This person is all about the entertainment. They long to be the center of attention at all times. They will interrupt to say what’s on their mind. They may not have a filter — so they could be inappropriate and loud. They have little regard for tasks or others’ time commitments, so they make people late with their stories. They may even have an exaggerated perspective on what a good story is.

What makes them a good antagonistic force?

Even though they don’t realize it, they can slow the protagonist down with their constant anecdotes and attention-seeking. If your protagonist is on a deadline, or the stakes are high, your storyteller could block them from getting things done. If they are corrected, the storyteller may get defensive.

Storytellers also like drama — so if they can gossip, divide allegiances, reveal secrets, start rumors or make insinuating suggestions all the better. They could be maliciously aware of what they are doing or, they may be completely innocent.

The Psychopathic Bully: This could be the most obvious and the most fun antagonistic type to write.

But the danger in writing them is that you can slip into cliche'and we really don’t need another Mean Girl, do we? This character is above the rules — whatever rules you’ve placed in your setting. And could even mean rules of morality. Yikes. We’re talking psychopath here and done well, they are the most fun to read about.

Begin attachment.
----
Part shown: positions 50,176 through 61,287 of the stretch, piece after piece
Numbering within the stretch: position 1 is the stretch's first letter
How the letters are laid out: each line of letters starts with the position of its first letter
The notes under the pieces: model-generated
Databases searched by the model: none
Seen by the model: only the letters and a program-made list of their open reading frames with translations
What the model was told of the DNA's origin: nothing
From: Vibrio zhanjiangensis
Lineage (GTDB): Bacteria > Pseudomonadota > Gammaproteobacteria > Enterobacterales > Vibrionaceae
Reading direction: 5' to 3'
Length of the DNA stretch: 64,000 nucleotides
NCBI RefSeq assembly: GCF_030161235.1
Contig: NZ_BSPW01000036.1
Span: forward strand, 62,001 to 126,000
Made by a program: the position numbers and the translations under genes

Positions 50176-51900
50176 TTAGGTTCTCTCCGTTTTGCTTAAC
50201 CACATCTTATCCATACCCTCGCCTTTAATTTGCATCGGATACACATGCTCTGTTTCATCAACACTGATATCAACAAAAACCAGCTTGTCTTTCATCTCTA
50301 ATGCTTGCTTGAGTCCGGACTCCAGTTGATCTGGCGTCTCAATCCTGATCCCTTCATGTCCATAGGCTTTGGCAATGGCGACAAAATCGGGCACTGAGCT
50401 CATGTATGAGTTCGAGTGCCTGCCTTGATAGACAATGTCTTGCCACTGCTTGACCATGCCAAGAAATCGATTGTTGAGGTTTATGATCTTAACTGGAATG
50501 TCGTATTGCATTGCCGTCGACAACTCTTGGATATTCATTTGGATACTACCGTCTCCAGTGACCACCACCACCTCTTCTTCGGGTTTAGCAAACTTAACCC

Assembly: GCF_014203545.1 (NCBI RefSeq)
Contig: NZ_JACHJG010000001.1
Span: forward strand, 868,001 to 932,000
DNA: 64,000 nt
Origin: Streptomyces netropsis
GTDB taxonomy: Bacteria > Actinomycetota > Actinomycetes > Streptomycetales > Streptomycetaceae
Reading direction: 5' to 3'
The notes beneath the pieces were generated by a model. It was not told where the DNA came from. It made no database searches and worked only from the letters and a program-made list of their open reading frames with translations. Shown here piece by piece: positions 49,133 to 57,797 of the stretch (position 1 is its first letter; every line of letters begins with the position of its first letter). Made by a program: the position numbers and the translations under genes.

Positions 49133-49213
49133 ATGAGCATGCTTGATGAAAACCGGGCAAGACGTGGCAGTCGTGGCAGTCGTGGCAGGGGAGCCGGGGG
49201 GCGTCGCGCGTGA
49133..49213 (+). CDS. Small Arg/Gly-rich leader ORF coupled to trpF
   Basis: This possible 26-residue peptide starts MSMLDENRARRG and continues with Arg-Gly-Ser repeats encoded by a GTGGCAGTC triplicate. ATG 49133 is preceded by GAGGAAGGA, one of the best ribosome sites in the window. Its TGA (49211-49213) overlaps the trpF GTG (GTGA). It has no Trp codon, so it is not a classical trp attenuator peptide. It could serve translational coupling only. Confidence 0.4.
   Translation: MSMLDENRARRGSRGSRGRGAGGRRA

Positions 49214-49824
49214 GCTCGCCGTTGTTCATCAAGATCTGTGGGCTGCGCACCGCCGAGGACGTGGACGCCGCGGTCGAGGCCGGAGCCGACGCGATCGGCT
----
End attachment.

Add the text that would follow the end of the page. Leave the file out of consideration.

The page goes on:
What makes them a good antagonistic force?

A true psychopath has no empathy for anyone. That means that there is little or no mental acknowledgment of suffering, pain, inconvenience or offense. A psychopath doesn’t care who he hurts or how. He/she is not the least bit intimidated by repercussions, in this life or the life to come. And if they show restraint, say, they choose not to do something violent or destructive, then it’s because they are just biding their time. The psychopath could easily be all of the above antagonistic types simultaneously. They agenda that they have, they will fully believe, is completely justified and they will stop at nothing to get what they want.

I’ve met every one of these character types in real life and I bet you have too.

Consider using them, without slipping too much into exaggeration, for your next antagonist.

They’ll make life miserable for your main character, and that’s exactly the point.

If you liked this post about antagonists, you may also like: 

Eighteen Ways To Write An Emotionally Abusive Villain


Top 10 Questions To Ask About Authority Figures That Could Beef Up Your Conflict


I am a fiction writing and time management coach. I help time crunched novelists strengthen their craft, manage their time and gain confidence so they can find readers for their stories.

Katharine Grubb is a homeschooling mother of five, a novelist, a baker of bread, a comedian wannabe, a former running coward and the author of Write A Novel In 10 Minutes A Day. Besides pursuing her own fiction and nonfiction writing dreams, she also leads 10 Minute Novelists on Facebook, an international group for time-crunched writers that focuses on tips, encouragement and community. 

Eighteen Ways To Write An Emotionally Abusive Villain



Let’s say you want to write a villain who doesn’t wear black, doesn’t have a weapon and doesn’t do all the things that typical baddies do.You want an emotionally abusive villain.

Emotionally abusive villains are scarier than the Darth Vader types, in my humble opinion. They can play with a person’s mind, trick them into thinking that they are safe, twist their reality and torture their soul. In real life and in real literature  emotionally abusive villains have been responsible for all kinds of evil.

Often emotional abusers are subtle.